European Union (the Parliament, the Council and the Commission) has agreed to make geoblocking illegal in specific situations where consumers want to buy a product or service from another EU country. The EU Commissioners who are championing the new legislation see the new policy as an important step towards the Digital Single Market for Europe, a key EU strategy.
Geoblocking is a technique commonly used by online services that enables a service provider, such as an online shop to block access to their web pages because the customer’s computer seems to be located in another country. The conclusion is drawn from the network address of the customer’s computer (IP address). Another way to block access to services and products is to only accept payments from customers who have a local payment card.
Especially for citizens of small countries, the product and service prices, and also choices for products and services in large European countries are often more attractive than in their home countries. Buying and downloading an digital product from Germany is in many cases a good deal for a consumer in Denmark, for example.
Naturally, language issues may still stop consumers from shopping around in other countries, but English is a common second language at many online shopping services.
Removal of geoblocking doesn’t mean avoiding value added taxes. EU has already earlier ruled that the taxes must be paid in the country of the customer.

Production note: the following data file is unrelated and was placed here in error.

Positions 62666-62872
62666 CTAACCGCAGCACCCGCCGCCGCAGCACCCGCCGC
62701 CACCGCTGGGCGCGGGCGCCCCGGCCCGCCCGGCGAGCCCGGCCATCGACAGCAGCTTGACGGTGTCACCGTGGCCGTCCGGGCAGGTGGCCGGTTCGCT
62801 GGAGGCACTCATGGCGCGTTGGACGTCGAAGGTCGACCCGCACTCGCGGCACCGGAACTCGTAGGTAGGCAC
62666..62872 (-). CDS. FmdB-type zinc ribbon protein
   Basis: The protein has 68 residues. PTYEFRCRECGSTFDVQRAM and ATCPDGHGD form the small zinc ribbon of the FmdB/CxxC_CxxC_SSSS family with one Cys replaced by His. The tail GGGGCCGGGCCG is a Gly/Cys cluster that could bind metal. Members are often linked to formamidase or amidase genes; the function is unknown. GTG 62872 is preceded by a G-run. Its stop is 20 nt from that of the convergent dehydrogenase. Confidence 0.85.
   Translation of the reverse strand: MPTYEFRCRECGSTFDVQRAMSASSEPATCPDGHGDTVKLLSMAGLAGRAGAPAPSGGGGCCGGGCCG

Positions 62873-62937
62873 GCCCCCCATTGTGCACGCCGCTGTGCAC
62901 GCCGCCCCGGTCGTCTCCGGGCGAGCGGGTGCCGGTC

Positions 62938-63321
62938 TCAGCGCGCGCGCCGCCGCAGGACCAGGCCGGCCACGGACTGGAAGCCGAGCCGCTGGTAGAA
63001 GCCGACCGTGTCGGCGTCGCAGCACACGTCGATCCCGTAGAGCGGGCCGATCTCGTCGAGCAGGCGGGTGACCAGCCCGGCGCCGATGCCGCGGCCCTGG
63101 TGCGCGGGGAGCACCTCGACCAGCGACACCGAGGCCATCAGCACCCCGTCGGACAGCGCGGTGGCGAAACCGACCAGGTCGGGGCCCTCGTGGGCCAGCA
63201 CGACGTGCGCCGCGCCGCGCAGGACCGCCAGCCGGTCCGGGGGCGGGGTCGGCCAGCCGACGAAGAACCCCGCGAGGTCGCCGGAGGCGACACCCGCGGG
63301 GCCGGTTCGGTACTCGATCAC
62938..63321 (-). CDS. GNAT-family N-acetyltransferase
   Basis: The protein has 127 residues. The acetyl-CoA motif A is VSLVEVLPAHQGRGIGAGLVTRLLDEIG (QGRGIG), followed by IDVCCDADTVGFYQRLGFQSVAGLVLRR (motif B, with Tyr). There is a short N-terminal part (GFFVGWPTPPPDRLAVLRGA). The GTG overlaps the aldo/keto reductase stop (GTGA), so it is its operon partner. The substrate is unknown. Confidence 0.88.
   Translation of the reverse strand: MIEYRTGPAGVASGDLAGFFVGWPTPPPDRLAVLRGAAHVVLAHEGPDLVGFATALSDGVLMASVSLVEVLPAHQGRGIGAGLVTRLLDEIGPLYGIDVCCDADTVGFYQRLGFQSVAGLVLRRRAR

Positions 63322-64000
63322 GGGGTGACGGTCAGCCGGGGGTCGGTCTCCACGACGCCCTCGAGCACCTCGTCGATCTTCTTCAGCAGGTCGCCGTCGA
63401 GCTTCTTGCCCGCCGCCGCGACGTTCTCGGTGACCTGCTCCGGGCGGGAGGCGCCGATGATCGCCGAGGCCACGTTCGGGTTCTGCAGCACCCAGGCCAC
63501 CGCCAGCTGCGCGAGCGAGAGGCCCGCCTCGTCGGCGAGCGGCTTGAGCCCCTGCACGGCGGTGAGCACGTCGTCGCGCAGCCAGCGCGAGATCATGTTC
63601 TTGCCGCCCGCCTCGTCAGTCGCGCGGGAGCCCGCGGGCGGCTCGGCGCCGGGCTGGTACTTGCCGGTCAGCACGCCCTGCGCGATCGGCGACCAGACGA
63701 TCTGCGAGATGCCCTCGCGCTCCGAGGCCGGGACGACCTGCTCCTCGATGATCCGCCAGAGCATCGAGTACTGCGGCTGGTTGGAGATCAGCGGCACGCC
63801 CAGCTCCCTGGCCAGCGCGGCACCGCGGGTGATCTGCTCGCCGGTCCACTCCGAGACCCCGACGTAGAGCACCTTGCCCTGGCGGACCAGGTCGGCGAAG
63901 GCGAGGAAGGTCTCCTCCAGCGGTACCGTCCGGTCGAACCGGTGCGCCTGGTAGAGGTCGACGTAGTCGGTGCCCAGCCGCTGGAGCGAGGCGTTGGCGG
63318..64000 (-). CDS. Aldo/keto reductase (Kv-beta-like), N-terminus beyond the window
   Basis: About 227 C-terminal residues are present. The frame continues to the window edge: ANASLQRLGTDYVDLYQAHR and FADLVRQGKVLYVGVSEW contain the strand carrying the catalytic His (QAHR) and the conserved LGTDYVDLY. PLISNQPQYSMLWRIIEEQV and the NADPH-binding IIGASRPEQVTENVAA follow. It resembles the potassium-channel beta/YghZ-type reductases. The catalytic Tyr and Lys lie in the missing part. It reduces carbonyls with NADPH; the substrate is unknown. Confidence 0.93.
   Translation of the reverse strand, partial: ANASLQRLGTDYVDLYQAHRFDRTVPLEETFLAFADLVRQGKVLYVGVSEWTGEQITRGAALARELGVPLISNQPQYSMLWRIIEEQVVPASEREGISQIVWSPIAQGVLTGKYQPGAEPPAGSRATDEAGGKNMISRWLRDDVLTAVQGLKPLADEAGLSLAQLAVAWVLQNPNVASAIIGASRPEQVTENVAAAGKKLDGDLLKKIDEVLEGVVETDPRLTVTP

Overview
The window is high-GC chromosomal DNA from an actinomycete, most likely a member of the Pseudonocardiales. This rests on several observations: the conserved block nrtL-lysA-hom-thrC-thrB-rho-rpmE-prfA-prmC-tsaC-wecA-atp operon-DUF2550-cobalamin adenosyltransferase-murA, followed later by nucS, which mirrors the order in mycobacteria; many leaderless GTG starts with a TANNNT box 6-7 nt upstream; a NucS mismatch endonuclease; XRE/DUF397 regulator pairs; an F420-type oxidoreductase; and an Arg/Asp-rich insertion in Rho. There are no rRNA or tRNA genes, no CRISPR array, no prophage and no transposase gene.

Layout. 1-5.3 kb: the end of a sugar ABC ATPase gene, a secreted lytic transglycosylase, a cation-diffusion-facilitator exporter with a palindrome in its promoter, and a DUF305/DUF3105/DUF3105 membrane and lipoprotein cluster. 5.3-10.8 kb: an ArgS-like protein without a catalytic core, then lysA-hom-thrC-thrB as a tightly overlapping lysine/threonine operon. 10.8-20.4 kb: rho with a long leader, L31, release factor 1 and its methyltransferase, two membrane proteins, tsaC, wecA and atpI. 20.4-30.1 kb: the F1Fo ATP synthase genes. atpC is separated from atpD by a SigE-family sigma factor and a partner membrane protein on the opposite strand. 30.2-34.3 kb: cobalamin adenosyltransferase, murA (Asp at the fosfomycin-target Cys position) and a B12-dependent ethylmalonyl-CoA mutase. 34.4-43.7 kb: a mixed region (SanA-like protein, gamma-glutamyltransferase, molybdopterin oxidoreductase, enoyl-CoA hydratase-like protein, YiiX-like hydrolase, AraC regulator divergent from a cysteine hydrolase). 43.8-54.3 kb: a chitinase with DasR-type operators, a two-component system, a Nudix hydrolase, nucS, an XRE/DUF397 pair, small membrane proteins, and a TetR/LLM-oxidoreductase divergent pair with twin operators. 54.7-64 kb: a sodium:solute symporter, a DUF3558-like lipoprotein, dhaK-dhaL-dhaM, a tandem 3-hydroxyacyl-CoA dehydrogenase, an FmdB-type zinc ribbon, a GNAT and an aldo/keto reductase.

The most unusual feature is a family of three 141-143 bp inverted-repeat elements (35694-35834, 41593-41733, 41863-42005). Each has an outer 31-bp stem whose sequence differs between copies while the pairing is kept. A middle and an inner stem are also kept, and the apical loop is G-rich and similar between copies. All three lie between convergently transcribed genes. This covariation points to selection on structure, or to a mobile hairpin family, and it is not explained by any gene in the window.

The end-of-geoblocking rules apply to three specific situations only (according to the EU announcement):
1. The sale of goods without physical delivery. Example: A Belgian customer wishes to buy a refrigerator and finds the best deal on a German online store. The customer can order the product and collect it from the shop or organise delivery to his home at his own cost.
2. The sale of online services. Example: A Bulgarian consumer wishes to buy hosting services for her website from a Spanish company. She can buy and access the service without having to pay additional fees.
3. The sale of services provided in a specific physical location. Example: An Italian family can buy a trip directly to an amusement park in France without being redirected to an Italian website.
The new regulation does not impose an obligation to sell and does not harmonise prices. It does, however, address discrimination in access to goods and services in cases where it cannot be objectively justified (e.g. by VAT obligations or different legal requirements).
The geoblocking legislation will come into force by late 2018.
At the high level, the new EU legislation is easy to understand, simple and fair. Details concerning, for instance, purchasing digital content products from currently geoblocked stores will be interesting to discover. Many small EU countries don’t have a local Amazon, or another large online store. If someone in Estonia wants to buy a digital product from Amazon.de, the buyer is redirected to Amazon.com. In 2018, the buyer should be able buy directly from Amazon.de?